Germans in the UK is a series in which some of my German friends and contacts tell us about their experience of living and working in the UK.
I decided to start the series because a number of my customers want to know about life in the UK. Some of them want to live here. Whilst I can talk about some differences that I’ve noticed, I’m English, I’ve always lived here and I can’t comment on what it’s like to move to another country.
Therefore I asked some people who can give a first-hand report on moving to the UK from Germany.
1.How long have you been living in the UK?
First time three years (from 2000) and I came back in March 2015 to live in Brighton. I also lived in Cornwall about 1,000 years ago but I’m fuzzy on the details.
2. What are two important things that you did in terms of preparation before you left Germany?
Starting to plan a year before I left and saving money. There are so many more things to consider, so if anybody has a question, get in touch via my website below. I’d be happy to help.
3. How did you go about finding somewhere to live?
To beat the crowds, I wrote a short advert and hand-delivered it to houses in areas I liked. As England is fairly expensive, be prepared to live in shared accommodation for some time.
4. How did you go about making new friends and meeting new people when you got here?
There are great international networks I joined even before I came over: Couchsurfing, Internations and Meetup are very good for socialising and improving your language skills.
Attend all kinds of events you come across and if people invite you, go along instead of saying no. Be as open-minded as you can, and then some more!
5. What would you say is different here in terms of applying for jobs. Is there anything that surprised you?
I have a background in recruiting, so based on my experience, I would say it is easier in the UK to get a job which you haven’t done before, than it is in Germany.
In the UK, your personality and the skills you have acquired are valued more than qualifications. You will still need some work experience, depending on how specialised the job is, but it is more likely that you will be given a chance to do something new.
6. Do you know any good websites, books or other resources for people who want to improve their English?:
Learn British English by Chris Workman
Check YouTube and Udemy for free video courses, they have plenty of choice to suit your learning style.
7. What or who has helped you most in terms of developing your language skills?
Training myself to think in English and when I talk to myself (does that make me slightly mad?), also do it in English. Reading copious amounts of English books and watching original films, not the dubbed versions. Last bit: Writing my diary in English instead of German, which had the added advantage that my Mum couldn’t read it…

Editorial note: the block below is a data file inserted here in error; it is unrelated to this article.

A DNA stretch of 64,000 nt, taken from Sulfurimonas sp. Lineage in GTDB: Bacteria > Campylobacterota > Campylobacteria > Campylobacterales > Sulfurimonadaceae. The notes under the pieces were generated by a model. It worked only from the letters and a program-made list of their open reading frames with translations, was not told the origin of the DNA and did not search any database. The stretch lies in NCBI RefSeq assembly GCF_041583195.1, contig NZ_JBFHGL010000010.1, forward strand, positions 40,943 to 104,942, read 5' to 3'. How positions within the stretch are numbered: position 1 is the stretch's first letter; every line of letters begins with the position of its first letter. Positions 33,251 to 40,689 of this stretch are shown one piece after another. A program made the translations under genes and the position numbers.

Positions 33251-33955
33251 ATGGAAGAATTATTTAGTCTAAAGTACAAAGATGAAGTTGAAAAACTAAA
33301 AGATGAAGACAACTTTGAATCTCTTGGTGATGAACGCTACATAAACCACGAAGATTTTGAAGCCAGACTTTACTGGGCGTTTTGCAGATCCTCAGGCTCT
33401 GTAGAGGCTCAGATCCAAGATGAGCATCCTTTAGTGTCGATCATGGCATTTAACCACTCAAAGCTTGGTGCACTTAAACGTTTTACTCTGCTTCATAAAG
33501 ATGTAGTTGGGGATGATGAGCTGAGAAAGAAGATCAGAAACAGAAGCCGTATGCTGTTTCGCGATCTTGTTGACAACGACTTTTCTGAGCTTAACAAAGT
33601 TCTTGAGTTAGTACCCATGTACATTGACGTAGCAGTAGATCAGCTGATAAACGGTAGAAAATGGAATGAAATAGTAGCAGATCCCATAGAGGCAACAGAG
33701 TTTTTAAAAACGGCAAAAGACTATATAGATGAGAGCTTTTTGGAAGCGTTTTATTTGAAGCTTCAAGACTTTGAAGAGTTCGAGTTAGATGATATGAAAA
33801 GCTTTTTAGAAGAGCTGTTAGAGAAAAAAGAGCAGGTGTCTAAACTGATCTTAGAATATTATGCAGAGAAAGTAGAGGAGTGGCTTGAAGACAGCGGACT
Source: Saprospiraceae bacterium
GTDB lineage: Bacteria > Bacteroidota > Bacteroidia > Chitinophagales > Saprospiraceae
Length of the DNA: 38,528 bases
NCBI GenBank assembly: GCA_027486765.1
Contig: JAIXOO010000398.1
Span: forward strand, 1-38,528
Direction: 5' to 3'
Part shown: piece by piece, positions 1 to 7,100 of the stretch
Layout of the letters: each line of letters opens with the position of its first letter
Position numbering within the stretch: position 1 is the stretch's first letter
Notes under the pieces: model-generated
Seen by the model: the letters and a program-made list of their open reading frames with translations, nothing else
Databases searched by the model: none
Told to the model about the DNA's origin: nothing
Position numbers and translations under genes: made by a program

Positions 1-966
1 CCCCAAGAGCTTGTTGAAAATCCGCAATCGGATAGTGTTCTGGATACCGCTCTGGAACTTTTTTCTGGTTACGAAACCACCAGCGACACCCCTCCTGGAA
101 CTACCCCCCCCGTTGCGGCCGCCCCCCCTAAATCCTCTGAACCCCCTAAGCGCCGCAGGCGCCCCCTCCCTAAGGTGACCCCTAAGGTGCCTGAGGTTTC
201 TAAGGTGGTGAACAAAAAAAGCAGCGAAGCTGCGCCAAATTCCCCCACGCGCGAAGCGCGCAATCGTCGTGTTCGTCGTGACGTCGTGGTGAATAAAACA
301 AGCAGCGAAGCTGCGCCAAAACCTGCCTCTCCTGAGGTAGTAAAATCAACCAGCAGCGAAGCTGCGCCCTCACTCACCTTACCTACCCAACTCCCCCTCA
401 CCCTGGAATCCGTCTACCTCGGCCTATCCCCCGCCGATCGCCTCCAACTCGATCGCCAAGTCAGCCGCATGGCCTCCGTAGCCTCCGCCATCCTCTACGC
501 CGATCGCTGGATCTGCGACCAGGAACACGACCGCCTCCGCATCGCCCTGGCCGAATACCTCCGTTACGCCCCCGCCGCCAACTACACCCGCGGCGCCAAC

8. Have you noticed any big differences in terms of how people do business, what happens in business meetings or how colleagues relate to one another here?
Even though the level of professionalism is similar, the people are teasing each other a lot more over here, and they are much less confrontational than the Germans. You have to be diplomatic when presenting solutions or suggesting any changes, or you risk offending somebody.
9. Is there anything that you wish someone had told you about life in the UK or anything that took time to get used to?
Being diplomatic instead of just blurting things out! It is especially important to remember for us Germans to make statements in a more neutral tone and language. Even if we think that something is obvious, it doesn’t mean that it has to be rammed down people’s throats. If there is one piece of advice that you want to take away from my story, it’s this: You can never be too polite in the UK.
10. What food or drinks do you miss most? What are the first things that you buy when you go back to Germany?
The only thing I miss is Haribo Salzheringe, the salted liquorice herring-shaped candy. Other than that, there is plenty of stuff here to enjoy. The variety of crisps alone makes my mouth water. And you haven’t eaten a chocolate bar until you’ve tried a Star Bar.
Further articles in this series
If you would like to answer these questions as well or to view the other articles in this series, go to the main Germans in the UK page.
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